16 September 2011

Population: A big problem but easy to solve

By Peter Ridd – posted to On-Line Opinion,


Thursday, 13 August 2009




Latest statistics show that Australia’s population is growing at a rate of more than a million every three years. This growth rate is being driven primarily by record rates of immigration and a relative young population, itself a product of rapid past immigration. Doubtless Peter Costello’s baby bonus has also made the situation worse by encouraging the increased fertility rates of Australian women.


At the present rate Australia will have a population of about 50 million by mid century and 100 million by the end of the century. If this sounds implausible, consider that at the end of World War II, just 64 years ago, Australia’s population was only 7.5 million, i.e. it has almost tripled in that time.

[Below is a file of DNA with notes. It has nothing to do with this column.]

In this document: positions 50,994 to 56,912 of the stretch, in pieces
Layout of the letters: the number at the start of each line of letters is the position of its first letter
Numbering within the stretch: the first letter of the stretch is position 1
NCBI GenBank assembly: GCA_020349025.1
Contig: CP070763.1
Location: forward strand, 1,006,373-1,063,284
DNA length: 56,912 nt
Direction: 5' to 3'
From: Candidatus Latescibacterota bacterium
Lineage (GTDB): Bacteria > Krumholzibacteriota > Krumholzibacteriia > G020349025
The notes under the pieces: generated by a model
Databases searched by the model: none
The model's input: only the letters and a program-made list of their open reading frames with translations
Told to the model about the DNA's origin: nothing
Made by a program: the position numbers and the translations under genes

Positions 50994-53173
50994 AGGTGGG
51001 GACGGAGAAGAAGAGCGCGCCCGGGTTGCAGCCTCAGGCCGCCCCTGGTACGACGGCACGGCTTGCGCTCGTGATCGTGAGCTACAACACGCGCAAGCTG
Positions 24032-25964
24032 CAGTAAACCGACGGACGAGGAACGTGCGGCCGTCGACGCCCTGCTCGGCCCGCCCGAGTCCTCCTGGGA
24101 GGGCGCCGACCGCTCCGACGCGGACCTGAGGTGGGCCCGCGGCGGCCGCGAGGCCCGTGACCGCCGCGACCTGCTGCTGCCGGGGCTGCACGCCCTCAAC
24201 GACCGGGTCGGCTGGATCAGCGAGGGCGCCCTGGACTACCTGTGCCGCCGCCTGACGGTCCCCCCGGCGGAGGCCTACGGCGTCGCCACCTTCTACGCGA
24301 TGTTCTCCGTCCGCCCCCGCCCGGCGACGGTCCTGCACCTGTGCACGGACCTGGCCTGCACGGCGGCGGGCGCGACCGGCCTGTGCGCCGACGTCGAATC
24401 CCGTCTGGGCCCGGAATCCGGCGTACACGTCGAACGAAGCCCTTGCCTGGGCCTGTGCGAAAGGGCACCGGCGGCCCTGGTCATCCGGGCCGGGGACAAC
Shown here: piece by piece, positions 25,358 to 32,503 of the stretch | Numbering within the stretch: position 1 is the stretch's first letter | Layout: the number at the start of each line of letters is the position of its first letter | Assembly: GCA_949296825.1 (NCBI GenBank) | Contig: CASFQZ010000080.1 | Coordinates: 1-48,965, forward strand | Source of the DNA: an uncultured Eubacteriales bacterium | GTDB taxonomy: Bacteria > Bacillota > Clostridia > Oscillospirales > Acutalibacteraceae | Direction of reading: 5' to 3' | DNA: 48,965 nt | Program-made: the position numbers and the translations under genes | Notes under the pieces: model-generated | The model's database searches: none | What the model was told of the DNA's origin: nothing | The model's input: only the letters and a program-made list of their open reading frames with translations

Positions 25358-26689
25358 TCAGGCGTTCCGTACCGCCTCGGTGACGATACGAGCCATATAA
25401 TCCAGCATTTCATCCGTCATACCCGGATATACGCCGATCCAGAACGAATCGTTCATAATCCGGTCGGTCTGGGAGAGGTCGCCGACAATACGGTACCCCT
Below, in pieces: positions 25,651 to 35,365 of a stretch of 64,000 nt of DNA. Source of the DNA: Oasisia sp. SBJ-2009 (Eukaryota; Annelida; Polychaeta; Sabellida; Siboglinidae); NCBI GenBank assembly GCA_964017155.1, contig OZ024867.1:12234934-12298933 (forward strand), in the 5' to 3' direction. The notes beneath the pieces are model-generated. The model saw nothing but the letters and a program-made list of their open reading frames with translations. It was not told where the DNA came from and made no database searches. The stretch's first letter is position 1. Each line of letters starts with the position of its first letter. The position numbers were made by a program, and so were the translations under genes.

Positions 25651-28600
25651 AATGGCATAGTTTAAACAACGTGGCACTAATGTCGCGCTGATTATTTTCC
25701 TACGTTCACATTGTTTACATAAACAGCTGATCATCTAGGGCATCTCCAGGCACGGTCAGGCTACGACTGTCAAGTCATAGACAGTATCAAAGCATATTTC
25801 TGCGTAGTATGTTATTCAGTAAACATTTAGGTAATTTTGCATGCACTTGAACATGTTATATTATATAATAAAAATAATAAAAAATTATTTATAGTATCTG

This population growth should be considered an economic and environmental problem of huge proportions. From the economic point of view, Australia relies mostly on mining and agriculture for its export earnings. These industries require a very small proportion of the population to operate (although it is true that due to inadequate training in the technical trades and engineering, they have suffered a temporary labour shortages in recent years).


The growing population in Australia will not increase exports of iron ore, coal or gold and will reduce our exports of food as we are forced to consume more of our output internally. The money that comes to Australia from the sales of our resources presently gets divided among 22 million Australians. When the population doubles the amount per capita will halve.  Read More
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